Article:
The invention is directed to an improved hypereutectic aluminum silicon casting alloy which has use in casting engine blocks for marine engines.
The alloy of the invention contains by weight from 16% to 19% silicon, up to 1.4% iron, 0.4% to 0.7% magnesium, up to 0.3% manganese up to 0.37% copper and the balance aluminum. The copper content is preferably maintained as low as possible, and below 0.37%.
Due to the precipitated silicon crystals, the alloy has excellent wear resistance.
As the copper content is maintained at a minimum, the alloy has greatly improved resistance to salt water corrosion, so that it is particularly useful for casting blocks for marine engines.
By minimizing the copper content, the ternary aluminum-silicon-copper eutectic is avoided and thus, quite unexpectedly, provides a relatively narrow solidification range, below 150° F. and preferably 100° F. These properties provide substantially improved castability over ternary hypereutectic aluminum silicon alloys.
Other objects and advantages will appear in the course of the following description.
The hypereutectic aluminum silicon casting alloy of the invention has the following general composition in weight percent:
Iron: Up to 1.4%
Manganese: Up to 0.3%
Copper: Up to 0.37%
The magnesium acts to strengthen the alloy, while the iron and manganese tend to harden the alloy, decrease its thermal expansion, increase its machinability, aid in maintaining the mechanical properties of the alloy at elevated temperatures, and increase soldering resistance in die cast applications.
The copper content is maintained below 0.37% and preferably at a minimum. By eliminating any substantial copper concentration, the corrosion resistance of the alloy to salt water environments is greatly improved, making the alloy particularly useful for engine blocks for marine engines and other parts requiring strength, wear resistance and corrosion resistance. The alloy has a weight loss of less than 1% when exposed for 200 hours to a 5% solution of sodium chloride.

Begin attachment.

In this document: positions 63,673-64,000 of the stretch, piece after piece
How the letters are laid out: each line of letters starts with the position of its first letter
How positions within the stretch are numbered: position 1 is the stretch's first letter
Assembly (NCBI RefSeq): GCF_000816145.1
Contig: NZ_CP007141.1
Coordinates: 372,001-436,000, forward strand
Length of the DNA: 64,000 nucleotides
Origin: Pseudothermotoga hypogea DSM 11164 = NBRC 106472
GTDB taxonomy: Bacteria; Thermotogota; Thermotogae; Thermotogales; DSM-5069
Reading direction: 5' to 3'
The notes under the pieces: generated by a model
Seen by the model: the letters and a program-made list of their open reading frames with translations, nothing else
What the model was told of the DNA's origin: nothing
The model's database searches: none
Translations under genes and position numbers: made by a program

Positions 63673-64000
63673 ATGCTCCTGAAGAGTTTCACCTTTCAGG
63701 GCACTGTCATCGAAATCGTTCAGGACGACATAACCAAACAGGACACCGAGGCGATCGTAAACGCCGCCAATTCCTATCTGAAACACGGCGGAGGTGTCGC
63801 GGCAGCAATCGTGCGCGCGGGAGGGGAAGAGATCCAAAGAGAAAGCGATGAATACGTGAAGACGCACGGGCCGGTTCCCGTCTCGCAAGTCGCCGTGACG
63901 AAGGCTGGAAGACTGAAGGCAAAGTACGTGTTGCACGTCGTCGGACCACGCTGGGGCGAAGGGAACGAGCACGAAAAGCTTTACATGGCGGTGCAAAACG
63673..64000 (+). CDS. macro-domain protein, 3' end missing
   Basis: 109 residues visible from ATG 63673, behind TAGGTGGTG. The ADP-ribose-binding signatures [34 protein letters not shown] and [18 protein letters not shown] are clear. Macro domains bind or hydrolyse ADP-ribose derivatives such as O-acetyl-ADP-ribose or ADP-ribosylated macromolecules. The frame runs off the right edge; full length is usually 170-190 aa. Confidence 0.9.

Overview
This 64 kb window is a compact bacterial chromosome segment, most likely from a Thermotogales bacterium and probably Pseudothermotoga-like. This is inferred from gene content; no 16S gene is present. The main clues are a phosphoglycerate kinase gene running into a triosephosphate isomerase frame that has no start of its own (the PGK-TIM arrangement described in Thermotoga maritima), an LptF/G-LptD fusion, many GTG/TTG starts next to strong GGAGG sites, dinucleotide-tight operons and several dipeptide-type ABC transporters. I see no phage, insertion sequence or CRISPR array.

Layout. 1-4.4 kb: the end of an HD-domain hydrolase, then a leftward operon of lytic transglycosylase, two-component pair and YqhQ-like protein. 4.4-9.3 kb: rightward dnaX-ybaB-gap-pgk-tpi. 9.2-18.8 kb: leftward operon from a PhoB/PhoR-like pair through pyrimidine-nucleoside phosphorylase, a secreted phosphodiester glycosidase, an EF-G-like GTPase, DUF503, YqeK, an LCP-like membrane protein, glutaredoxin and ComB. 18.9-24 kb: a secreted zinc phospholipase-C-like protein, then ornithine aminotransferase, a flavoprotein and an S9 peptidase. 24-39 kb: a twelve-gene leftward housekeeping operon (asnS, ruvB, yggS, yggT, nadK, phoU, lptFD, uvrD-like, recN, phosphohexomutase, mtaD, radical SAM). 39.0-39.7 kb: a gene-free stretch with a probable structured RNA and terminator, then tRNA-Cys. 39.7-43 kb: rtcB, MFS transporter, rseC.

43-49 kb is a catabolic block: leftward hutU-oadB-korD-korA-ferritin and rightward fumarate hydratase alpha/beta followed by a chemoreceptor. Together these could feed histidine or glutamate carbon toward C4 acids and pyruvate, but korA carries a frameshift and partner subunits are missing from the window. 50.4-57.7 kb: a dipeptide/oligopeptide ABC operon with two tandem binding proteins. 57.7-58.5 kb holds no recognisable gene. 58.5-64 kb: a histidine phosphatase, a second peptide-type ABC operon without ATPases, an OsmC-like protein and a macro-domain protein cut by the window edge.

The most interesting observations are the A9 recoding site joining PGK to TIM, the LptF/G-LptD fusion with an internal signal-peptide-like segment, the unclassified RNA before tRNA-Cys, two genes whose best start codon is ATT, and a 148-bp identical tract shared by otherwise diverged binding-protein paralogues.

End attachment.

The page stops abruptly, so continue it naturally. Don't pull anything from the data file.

The alloy can also contain small amounts, up to 0.2% each, of residual hardening elements such as nickel, chromium, zinc or titanium.
The alloy has excellent wear resistance, and at the stated silicon content, excellent fluidity is achieved.
As the copper content is minimized, the aluminum-silicon-copper eutectic is correspondingly eliminated with the result that the alloy has a relatively narrow solidification range, less than 150° F., and preferably below 100° F.
These properties of good fluidity and a narrow solidification range, provide the alloy with improved castability over known hypereutectic ternary aluminum silicon casting alloys.
In addition, the alloy has a a yield strength of 15,000 to 30,000 psi, an ultimate tensile strength in the range of 20,000 to 35,000 psi, and an elongation of 0% to 2%.
On cooling from solution the silicon precipitates as relatively large crystals. However, in casting cylinder blocks using metal cores a zone is formed bordering each bore that is substantially depleted of silicon crystals due to the rapid dissipation of heat to the metal core. With normal slow cooling this depleted zone generally has a thickness of about 0.02 inch, while under faster cooling conditions the depleted zone can have a thickness up to 0.05 inch. Due to the lack of silicon crystals the depleted zone has reduced wear resistance. It has been the practice in the past to remove the depleted zone by substantial machining, in order to expose the silicon crystals on the surface of the bore.
However, it has been found that when casting engine blocks with the alloy of the invention, the depleted zone can be eliminated by using a dry sand or salt core, which retards the transfer of heat from the molten alloy, and by cooling the casting at a relatively slow rate. with this procedure, the silicon crystals will extend to the surface of the bore and no heavy machining operation is required, thereby substantially reducing the cost of producing the engine block.
The following are specific examples of the alloy of the invention along with the mechanical properties.
Alloy Chemical (weight %):
Solidification Range: 79° F.
Corrosion weight loss (200 hours in 5% NaCl solution): 0.18%
Ultimate tensile strength: 31,157 psi
Yield Strength: 31,157 psi
% elongation: 0.
Alloy Chemistry (weight %):
Solidification Range: 86° F.
Corrosion weight loss (200 hours in 5% NaCl solution): 0.49%
Ultimate tensile strength: 29,164 psi
Yield strength: 29,164 psi
% elongation: 0.
Various modes of carrying out the invention are contemplated as being within the scope of the following claims particularly pointing out and distinctly claiming the subject matter which is regarded as the invention.